I headed out to the Museum of Contemporary Art (MCA) Australia in Sydney to visit the “JEFF WALL Photographs” exhibition. Jeff Wall is also from my hometown of Vancouver, Canada, and while I was in Vancouver earlier this year, I’d seen a number of his photos on display in the Vancouver Art Gallery’s collection. With the exhibition in Sydney, the opportunity arose for a coherent perspective of his work.

The following is one of my favourite Jeff Wall pieces, called “A sudden gust of wind (after Hokusai)”, which is on loan from the Tate London for the MCA exhibition. Wall’s work is based on a Japanese woodblock print by Katsushika Hokusai, Ejiri in Suruga Province (Sunshû Ejiri), AC 1830-33, housed at the British Museum.

Jeff Wall: Photographs exhibition, Museum of Contemporary Art Australia, Sydney

Photo of a photo: “A sudden gust of wind (after Hokusai)”, by Jeff Wall, 1993.

Beautifully constructed and a wonderful homage to Hokusai’s original, Wall’s photograph is presently mounted in one of the last rooms of the exhibition; so, there’s plenty of room for people to wander into the space and to admire the scale and movement of the photograph. With that in mind, I stood towards the back of the room, and I began photographing people standing in front of the photograph. It didn’t take long to find two people standing in the right place and leaning towards each other in conversation, the visitors providing complementary well-timed superposition with the photograph.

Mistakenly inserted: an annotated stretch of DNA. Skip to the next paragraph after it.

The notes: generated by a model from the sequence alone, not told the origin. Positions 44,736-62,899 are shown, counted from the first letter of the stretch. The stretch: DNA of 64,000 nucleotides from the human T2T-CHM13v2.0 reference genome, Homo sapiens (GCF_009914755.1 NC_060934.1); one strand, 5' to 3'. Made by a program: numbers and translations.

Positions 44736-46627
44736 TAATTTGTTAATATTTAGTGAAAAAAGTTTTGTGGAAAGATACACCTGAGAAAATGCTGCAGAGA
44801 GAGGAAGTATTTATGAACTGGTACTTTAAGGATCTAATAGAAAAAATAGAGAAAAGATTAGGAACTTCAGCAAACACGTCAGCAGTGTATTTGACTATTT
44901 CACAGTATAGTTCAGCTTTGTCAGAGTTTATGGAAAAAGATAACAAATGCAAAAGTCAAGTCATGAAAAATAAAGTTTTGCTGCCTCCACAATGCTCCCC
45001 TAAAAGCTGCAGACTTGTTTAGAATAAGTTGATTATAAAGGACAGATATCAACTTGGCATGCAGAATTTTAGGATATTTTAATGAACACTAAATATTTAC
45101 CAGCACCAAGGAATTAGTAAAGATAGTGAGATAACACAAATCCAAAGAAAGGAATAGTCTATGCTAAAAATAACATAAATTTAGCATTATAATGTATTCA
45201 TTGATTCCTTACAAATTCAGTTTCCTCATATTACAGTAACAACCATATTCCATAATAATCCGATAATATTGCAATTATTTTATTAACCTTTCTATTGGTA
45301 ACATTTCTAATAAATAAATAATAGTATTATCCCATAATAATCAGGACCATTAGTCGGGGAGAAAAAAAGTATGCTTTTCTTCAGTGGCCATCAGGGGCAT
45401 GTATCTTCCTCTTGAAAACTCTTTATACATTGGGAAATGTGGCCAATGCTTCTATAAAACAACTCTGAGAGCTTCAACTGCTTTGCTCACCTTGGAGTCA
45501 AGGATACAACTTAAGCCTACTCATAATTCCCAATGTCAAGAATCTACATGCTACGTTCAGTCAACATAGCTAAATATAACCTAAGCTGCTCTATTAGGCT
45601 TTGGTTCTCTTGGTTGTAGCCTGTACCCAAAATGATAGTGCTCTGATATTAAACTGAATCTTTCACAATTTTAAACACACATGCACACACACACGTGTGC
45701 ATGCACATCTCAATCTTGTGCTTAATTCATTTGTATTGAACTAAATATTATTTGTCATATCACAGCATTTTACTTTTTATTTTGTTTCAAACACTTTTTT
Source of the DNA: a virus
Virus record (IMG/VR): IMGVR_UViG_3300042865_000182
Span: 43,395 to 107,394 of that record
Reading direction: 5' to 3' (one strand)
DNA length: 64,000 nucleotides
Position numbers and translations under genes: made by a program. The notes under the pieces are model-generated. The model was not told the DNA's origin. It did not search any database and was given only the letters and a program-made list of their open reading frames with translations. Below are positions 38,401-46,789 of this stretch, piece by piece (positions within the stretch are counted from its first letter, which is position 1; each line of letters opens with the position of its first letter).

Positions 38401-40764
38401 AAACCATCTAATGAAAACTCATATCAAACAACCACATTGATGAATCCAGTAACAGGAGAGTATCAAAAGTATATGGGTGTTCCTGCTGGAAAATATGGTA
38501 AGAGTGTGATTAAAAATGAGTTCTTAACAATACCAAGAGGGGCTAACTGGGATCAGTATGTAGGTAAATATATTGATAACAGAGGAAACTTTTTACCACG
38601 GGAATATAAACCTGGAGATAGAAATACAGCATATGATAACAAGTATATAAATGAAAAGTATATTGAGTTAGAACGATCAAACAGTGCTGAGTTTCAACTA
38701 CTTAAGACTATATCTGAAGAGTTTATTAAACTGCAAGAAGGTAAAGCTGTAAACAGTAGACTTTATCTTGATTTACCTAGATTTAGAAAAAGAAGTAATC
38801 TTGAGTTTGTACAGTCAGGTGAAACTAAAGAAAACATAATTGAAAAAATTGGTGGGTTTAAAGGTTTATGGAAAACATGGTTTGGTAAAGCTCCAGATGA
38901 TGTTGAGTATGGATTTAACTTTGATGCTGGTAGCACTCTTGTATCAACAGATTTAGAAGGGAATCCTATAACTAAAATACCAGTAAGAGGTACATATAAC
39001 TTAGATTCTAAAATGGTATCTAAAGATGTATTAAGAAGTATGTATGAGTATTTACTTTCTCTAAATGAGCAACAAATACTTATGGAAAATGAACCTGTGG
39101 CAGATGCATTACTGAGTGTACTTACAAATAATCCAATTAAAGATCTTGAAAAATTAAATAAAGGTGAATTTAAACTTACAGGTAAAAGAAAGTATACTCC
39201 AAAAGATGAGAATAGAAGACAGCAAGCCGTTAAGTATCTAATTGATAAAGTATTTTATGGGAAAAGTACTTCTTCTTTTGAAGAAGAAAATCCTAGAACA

Jeff Wall: Photographs exhibition, Museum of Contemporary Art Australia, Sydney

Quiet discourse by visitors, and quietly, my 70000th exposure. At least his hat’s still on …

The “JEFF WALL Photographs” exhibition is free of charge at the MCA Australia from 1 May to 28 July 2013. The MCA Australia can be reached with CityRail to Circular Quay station or with Sydney Ferries to Circular Quay Ferry Wharf.

PostScript: after posting, I realized I made a dumb mistake with counting; what’s discussed above is the 67000th click. The actual “rollover” occurred a few weeks later with the following set of photographs at the VIVID Sydney festival.

Previous rollovers :
•   15000th photo with the 450D/XSi in Berlin, Germany
•   25000th photo with the 450D/XSi in Vancouver, Canada
•   50000th photo with the 450D/XSi in Berlin, Germany
•   60000th photo with the 450D/XSi in Vancouver, Canada

I made the photos above on 5 May 2013 with the 450D along with the Canon EF 50mm f/1.4 USM lens. This post appears on Fotoeins Fotopress at fotoeins.com.

Toppling 60000 photos at home in Vancouver